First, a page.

Posted on March 25, 2021
My new stage work Hansel and Gretel (created in collaboration with poet Simon Armitage and artist Clive Hicks-Jenkins) got off to a fantastic start to a sold-out audience in the Parabola Theatre at Cheltenham Festival last Saturday. Adey Grummet and the Goldfield Ensemble gave a fantastic performance of the music and poetry, and the puppeteers (Lizzie Wort and Di Ford) played the roles of the children beautifully.
There have been some lovely comments in the press. The Guardian review (4*) from Rian Evans is particularly good, recognising that ‘In this striking modern update… the children are refugees and the fairytale is a nightmare’ and highlighting the importance of the close relationship between all the art forms (poetry, visuals, music and puppetry) in presenting this new vision of the story. The full thing is here. There’s also an insightful little blog-post review of the piece here.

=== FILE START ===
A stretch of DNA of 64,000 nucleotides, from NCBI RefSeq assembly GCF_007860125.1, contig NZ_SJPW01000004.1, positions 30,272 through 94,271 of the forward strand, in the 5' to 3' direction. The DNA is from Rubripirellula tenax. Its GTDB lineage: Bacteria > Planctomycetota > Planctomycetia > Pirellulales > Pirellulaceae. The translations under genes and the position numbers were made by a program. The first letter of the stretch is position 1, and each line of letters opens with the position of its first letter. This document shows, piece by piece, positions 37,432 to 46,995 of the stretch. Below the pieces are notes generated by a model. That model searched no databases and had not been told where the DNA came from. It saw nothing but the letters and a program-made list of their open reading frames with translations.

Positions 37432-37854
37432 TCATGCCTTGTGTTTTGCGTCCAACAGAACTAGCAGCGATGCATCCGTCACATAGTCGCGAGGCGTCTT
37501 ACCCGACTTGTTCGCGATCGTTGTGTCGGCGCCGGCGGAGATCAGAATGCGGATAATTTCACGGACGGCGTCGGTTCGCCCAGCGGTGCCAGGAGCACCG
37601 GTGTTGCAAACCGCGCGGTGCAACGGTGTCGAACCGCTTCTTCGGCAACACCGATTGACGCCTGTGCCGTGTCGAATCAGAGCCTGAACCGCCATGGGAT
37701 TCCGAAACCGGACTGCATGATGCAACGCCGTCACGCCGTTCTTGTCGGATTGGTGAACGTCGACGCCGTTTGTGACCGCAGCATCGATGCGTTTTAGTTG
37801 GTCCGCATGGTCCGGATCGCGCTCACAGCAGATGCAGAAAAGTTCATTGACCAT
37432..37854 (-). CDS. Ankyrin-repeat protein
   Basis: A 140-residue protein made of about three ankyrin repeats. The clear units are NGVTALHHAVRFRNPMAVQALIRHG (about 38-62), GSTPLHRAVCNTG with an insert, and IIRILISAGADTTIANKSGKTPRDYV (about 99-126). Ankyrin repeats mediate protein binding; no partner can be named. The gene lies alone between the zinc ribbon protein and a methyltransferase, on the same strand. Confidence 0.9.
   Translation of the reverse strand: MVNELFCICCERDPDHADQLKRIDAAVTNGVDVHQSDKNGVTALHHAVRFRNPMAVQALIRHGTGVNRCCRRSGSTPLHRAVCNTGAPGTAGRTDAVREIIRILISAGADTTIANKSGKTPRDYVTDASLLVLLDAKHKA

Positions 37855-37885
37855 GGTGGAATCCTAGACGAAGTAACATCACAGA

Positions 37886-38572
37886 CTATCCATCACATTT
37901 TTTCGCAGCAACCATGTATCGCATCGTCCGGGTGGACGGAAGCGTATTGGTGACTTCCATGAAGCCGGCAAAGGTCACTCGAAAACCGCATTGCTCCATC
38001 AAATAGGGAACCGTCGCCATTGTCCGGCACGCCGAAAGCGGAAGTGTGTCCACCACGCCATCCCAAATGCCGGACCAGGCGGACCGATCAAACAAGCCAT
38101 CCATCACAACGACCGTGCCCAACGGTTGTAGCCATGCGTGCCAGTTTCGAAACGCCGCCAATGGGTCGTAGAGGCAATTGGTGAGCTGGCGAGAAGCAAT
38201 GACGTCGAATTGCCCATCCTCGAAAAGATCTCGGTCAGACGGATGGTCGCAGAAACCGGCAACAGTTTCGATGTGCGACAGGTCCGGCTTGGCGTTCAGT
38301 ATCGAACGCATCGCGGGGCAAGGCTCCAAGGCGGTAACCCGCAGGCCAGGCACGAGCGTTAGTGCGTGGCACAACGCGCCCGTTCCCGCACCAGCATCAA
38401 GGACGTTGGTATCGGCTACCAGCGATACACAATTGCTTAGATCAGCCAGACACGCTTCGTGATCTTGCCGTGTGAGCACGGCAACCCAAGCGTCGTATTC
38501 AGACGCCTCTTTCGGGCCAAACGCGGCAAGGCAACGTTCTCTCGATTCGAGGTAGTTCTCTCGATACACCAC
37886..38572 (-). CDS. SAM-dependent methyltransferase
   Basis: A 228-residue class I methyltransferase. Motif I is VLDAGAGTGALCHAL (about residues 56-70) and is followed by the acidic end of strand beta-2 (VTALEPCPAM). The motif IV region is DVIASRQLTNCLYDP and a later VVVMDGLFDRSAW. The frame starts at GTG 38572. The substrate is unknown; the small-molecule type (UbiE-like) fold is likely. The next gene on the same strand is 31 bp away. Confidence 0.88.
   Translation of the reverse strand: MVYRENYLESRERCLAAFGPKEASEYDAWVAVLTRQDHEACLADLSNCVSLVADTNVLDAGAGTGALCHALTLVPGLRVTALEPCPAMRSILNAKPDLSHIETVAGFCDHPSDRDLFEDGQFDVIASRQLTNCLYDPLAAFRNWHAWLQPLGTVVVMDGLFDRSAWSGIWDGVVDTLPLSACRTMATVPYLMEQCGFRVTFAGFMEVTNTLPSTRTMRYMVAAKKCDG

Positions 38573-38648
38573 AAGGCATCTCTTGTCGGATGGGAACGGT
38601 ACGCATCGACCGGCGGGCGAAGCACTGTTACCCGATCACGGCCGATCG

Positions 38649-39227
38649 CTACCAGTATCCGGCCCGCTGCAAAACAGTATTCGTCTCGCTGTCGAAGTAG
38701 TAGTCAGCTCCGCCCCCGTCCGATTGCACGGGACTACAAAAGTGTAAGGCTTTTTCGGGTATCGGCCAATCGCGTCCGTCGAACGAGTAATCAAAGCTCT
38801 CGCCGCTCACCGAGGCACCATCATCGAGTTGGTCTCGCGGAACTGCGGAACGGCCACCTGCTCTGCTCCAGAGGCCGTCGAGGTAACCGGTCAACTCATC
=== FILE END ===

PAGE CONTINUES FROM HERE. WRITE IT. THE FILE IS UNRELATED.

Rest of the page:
The tour now continues to Lichfield Festival (13 & 14 July – tickets here) and then Three Choirs Festival in Worcester (29 July – tickets here), before a little break over August. It then picks up again in September at the Oxford Contemporary Music Festival.
Phil Cooper (the wonderful artist who created most of the visuals in the show from Clive Hicks-Jenkins’ original designs) has made a beautiful collage (below) of the forest from Hansel and Gretel and relocated it just outside Lichfield Cathedral in preparation for the coming date this weekend. It looks just as though it belongs in the piece! Do check out his fantastic blog, which gives a fascinating account of his creative journey and involvement in the project from its earliest beginnings.
Full tour dates and booking details for the rest of the run are here on the diary page. Many thanks to John Nelson (group photo on stage) and my mother, Sabine Kaner (reception photos), for the lovely snaps taken at Cheltenham above.
Posted on July 12, 2018